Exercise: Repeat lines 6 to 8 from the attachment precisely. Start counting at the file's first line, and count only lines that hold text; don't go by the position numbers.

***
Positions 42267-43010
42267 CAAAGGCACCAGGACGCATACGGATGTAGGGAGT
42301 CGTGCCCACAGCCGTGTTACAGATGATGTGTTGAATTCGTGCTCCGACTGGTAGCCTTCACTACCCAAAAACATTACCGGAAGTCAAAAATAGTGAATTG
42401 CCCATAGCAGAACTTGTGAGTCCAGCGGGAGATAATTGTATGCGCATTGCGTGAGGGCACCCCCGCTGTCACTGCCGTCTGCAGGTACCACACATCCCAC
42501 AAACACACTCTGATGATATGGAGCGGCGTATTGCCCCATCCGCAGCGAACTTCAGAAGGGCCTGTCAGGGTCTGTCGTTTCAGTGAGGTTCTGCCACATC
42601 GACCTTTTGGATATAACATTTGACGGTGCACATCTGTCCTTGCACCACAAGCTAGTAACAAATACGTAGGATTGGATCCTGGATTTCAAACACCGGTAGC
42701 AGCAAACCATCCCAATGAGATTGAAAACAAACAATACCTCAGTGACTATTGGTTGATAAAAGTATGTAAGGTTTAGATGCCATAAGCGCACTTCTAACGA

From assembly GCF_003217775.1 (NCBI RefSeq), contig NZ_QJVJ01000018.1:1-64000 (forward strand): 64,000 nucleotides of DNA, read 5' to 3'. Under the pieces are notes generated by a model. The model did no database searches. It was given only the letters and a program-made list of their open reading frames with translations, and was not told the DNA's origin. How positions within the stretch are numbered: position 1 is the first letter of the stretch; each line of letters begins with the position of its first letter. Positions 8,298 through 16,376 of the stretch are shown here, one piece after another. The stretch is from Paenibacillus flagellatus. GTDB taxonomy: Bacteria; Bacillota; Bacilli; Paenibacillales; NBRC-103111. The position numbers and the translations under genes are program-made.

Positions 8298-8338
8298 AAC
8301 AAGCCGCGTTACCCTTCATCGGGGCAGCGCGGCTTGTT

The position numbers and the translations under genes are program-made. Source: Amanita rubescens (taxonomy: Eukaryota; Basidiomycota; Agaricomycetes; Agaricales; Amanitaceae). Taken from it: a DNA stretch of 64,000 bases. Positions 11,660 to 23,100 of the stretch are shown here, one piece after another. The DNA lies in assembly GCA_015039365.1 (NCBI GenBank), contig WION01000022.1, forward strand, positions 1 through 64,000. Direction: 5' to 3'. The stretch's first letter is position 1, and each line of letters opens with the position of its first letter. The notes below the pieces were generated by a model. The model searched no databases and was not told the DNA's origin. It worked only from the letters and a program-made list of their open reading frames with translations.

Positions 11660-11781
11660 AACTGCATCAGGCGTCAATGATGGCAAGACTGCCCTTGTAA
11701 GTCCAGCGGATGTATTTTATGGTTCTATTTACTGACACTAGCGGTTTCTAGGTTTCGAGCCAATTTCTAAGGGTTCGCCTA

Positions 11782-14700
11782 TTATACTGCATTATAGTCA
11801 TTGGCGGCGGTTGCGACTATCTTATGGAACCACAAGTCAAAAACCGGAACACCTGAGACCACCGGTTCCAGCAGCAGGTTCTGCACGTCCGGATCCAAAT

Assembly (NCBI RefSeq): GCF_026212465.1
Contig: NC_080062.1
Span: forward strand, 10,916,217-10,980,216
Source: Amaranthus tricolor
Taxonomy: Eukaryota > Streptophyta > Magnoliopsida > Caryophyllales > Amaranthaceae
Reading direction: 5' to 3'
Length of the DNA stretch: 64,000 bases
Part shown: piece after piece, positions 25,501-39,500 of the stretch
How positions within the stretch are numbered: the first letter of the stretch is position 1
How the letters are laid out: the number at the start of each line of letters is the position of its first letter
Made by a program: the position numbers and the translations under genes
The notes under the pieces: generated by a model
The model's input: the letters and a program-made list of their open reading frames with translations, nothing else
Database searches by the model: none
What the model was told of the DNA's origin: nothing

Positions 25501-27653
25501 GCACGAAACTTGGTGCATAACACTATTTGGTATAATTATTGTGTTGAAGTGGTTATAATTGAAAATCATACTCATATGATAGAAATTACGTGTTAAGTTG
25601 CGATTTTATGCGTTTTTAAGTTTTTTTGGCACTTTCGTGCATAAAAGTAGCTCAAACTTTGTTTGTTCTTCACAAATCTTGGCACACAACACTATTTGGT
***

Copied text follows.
42601 GACCTTTTGGATATAACATTTGACGGTGCACATCTGTCCTTGCACCACAAGCTAGTAACAAATACGTAGGATTGGATCCTGGATTTCAAACACCGGTAGC
42701 AGCAAACCATCCCAATGAGATTGAAAACAAACAATACCTCAGTGACTATTGGTTGATAAAAGTATGTAAGGTTTAGATGCCATAAGCGCACTTCTAACGA

From assembly GCF_003217775.1 (NCBI RefSeq), contig NZ_QJVJ01000018.1:1-64000 (forward strand): 64,000 nucleotides of DNA, read 5' to 3'. Under the pieces are notes generated by a model. The model did no database searches. It was given only the letters and a program-made list of their open reading frames with translations, and was not told the DNA's origin. How positions within the stretch are numbered: position 1 is the first letter of the stretch; each line of letters begins with the position of its first letter. Positions 8,298 through 16,376 of the stretch are shown here, one piece after another. The stretch is from Paenibacillus flagellatus. GTDB taxonomy: Bacteria; Bacillota; Bacilli; Paenibacillales; NBRC-103111. The position numbers and the translations under genes are program-made.